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Former Ole Miss football coach Billy Brewer dies at age 83

Former Ole Miss football coach Billy Brewer died Saturday at Memphis’ Trezevant Manor retirement community following a brief illness. He was 83 years old.

The second-longest tenured coach in program history, Brewer, who played quarterback at Ole Miss under Johnny Vaught, returned to his alma mater in 1983 and coached the Rebels for 11 seasons. Brewer won 68 games at Ole Miss with a pair of nine-win seasons and three bowl wins in five tries.

Brewer, the second-winningest coach in Ole Miss history, also coached at Southeastern Louisiana and Louisiana Tech. He ended his 22-year coaching career with a record of 125-94-6.

A memorial service will be held at The Pavilion at Ole Miss on May 19 at 1 p.m. A private family service will be held May 20 at the Gunter-Peel Funeral Home in Columbus. Brewer has two sons, Brett and Gunter, and five grandchildren.

“As a coach and player, Billy Brewer shared a love for Ole Miss that was unparalleled,” Ole Miss coach Matt Luke said in a statement. “He was greatly admired by his players and his teammates and will forever be engrained in the history of Rebel football. Our prayers go out to the Brewer family and all of Rebel Nation during this time.”

Brewer was admitted to Baptist Memorial Hospital-North Mississippi in Oxford back in February after suffering a stroke. He was eventually moved to the Intensive Care Unit after suffering a mild heart attack.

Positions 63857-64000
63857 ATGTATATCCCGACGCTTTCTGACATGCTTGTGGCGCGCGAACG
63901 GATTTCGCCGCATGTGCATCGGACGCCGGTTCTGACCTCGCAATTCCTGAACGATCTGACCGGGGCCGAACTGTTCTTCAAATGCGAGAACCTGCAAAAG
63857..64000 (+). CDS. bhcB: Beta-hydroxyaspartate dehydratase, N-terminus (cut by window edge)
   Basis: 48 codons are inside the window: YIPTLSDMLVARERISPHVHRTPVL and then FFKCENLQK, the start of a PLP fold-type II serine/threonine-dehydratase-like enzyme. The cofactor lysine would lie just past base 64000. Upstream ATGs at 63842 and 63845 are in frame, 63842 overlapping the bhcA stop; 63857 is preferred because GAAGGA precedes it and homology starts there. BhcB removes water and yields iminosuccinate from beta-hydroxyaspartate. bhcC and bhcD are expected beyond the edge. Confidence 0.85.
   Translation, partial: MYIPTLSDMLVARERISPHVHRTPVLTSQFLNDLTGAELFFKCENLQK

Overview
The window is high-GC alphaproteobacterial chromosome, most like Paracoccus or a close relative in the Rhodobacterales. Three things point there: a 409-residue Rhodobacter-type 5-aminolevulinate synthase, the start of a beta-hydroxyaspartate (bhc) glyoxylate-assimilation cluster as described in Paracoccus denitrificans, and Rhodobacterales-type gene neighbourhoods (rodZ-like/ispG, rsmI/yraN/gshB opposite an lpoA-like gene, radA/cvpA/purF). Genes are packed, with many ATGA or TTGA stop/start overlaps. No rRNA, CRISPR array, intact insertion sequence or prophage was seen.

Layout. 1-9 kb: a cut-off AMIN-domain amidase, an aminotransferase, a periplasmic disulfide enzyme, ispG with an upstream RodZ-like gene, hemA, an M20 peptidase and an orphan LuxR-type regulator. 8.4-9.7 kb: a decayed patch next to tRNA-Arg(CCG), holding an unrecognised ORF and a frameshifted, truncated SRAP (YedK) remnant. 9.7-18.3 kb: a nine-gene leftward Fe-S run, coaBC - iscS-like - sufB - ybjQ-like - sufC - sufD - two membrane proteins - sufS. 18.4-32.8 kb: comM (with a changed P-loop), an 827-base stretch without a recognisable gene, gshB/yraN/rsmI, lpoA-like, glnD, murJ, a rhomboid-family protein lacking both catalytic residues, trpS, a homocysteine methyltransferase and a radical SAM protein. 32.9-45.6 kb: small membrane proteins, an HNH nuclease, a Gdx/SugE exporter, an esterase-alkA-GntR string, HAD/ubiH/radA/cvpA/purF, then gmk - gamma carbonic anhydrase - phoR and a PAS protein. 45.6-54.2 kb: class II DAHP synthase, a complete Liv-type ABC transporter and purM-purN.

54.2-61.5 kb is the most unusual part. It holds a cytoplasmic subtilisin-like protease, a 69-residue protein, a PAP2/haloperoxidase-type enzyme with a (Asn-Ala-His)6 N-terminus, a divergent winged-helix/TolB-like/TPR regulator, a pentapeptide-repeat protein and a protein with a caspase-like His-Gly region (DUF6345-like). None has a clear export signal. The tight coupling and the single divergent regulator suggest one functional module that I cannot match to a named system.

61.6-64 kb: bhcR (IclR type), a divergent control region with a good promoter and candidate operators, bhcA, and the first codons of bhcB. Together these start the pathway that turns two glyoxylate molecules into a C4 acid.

Brett told the EAGLE in early March that his father had been released from the ICU after “making some good progress on several ends” but would remain at the hospital to be monitored.

It was after initially being admitted to the hospital that Brett’s daughter, Bailey, made signs with the help of family friends containing the three phrases Brewer often preached to his Ole Miss teams — attitude, work ethic and discipline — and hung them on the wall of his rehabilitation room to keep her grandfather motivated during his fight.

Brett said at the time his father liked the signs and “understands what they were for.”

Brewer is well known for honoring perhaps his most recognizable player, Chucky Mullins, who died of complications from a hit he put on Vanderbilt’s Brad Gaines in 1989 that left him paralyzed. Brewer picked a defensive player that best embodied Mullins’ spirit to wear his No. 38 jersey, an annual tradition that continues today with the Chucky Mullins Courage Award.

Brewer also started the Walk of Champions, the team’s walk through the Grove to Vaught-Hemingway Stadium two hours before each home game.

Some within the Ole Miss program, former players and other personalities around in the sport took to social media to offer their condolences and memories of Brewer, a sample of which can be seen below.